Why is Employer Branding so Important?
The first step in understanding the importance of employer branding is answering the question, “What is employer branding?”
There are two types of brand you should be aware of: Your brand as a product or service provider — which is what your marketing team is charged with building — and your brand as an employer. Your employer brand is your reputation as a place to work. It’s comprised of your social media presence (as an employer, not a service provider) and your reviews on online employer review platforms.
Your employer brand encompasses the employee experience as a whole, and may include messages about:
- Whether employees feel their work is meaningful.
- Diversity in the organization and if the company embraces or shies away from diverse viewpoints and perspectives.
- Employee opportunities for personal growth and development.
- The sense of community (or lack thereof) among team members.
- The ability to balance personal and professional obligations when working for your organization.
- Whether leaders provide their team members with frequent, honest feedback.
- Your organization’s commitment to fair and ethical practices, giving back to the community, and preserving the environment.
- The competitiveness of benefits and pay.
While it’s possible for an organization with a great company culture to develop a negative employer brand, there is typically a direct correlation between culture and brand. This means a positive company culture usually yields a positive employer brand — with a little extra effort on the branding side.
Employer Brand and Company Performance: A Cause/Effect Relationship
Your employer brand — that is, the public perception of your organization as an employer — has a direct impact on your organization in more ways than one.
Limited talent pool
The most obvious impact is the ability to secure and retain top talent. Job seekers rely heavily on online reviews to make decisions about employment, which means you’re at risk of losing the best candidates if your company culture, and therefore your employer brand, are negative.
Impact on customer relationships
A new movement called conscious consumerism illustrates how the buying criteria have changed for customers. While the “old” consumer sought out the best products at lower prices, many of today’s consumers are willing to pay a higher premium to purchase products from companies with great company ethos and culture who are not only working to solve social issues and give back to the environment, but to keep their workplace positive and engaged. This means a negative company culture and employer brand can limit productivity and cause you to lose your best customers.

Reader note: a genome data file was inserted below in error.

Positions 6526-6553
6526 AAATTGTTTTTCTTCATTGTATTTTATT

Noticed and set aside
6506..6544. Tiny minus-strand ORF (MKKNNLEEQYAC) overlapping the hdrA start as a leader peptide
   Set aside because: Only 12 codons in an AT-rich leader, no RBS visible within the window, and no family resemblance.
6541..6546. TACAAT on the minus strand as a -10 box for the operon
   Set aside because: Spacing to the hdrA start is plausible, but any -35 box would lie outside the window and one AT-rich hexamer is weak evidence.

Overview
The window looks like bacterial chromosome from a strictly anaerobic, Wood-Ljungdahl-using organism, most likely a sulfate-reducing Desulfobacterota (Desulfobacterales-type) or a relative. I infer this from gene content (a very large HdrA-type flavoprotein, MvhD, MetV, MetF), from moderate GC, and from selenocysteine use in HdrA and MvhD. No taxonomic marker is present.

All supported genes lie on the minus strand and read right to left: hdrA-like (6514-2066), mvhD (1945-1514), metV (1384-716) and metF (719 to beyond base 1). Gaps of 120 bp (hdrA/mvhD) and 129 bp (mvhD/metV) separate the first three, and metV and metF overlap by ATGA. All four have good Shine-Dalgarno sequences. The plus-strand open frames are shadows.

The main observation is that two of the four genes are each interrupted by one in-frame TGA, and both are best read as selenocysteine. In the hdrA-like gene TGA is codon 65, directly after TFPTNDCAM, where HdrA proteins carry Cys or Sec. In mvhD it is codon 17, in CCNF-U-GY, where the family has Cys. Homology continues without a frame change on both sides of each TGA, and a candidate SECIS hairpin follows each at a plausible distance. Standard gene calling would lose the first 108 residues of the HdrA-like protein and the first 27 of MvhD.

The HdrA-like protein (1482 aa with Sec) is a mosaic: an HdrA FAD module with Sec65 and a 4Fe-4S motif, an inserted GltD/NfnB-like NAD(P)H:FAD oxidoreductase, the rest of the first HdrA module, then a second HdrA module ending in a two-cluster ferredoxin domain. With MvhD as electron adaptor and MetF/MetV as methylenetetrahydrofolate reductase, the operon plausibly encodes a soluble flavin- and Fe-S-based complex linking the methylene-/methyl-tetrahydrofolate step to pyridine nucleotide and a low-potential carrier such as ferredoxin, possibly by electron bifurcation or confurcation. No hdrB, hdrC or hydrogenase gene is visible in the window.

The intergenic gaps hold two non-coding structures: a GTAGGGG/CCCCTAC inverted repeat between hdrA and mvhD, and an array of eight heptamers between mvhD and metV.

A poor employer brand diminishes your reputation in the community and your industry, which can take away from your ability to impact buying criteria, mold the future of the industry, or serve as a thought leader in your sector. It can even limit the authority and success of your leaders and make it more difficult for them to secure speaking engagements and board positions that ultimately benefit the whole organization. In short, a poor employer brand undermines the credibility of the organization and its leaders.
A hit on your bottom line
If you need another reason to give your employer brand the attention it deserves, consider the impact a negative employer brand can have on your bottom line. Poor productivity due to disengagement, difficulty recruiting, lost customers, and undermined credibility all lead to decreased revenue and increased expenses, which means your bottom line takes a direct hit. No organization can afford the financial implications that result when their employer brand is neglected.
Company Culture and Employer Brand
The first step in building an employer brand you can feel proud of is to create a company culture that is healthy and vibrant. Digital tools such as kununu engage can be a great help in this endeavour by providing their knowledge on the issue, a platform for open and honest communication, and facilitating automated, informative employee feedback.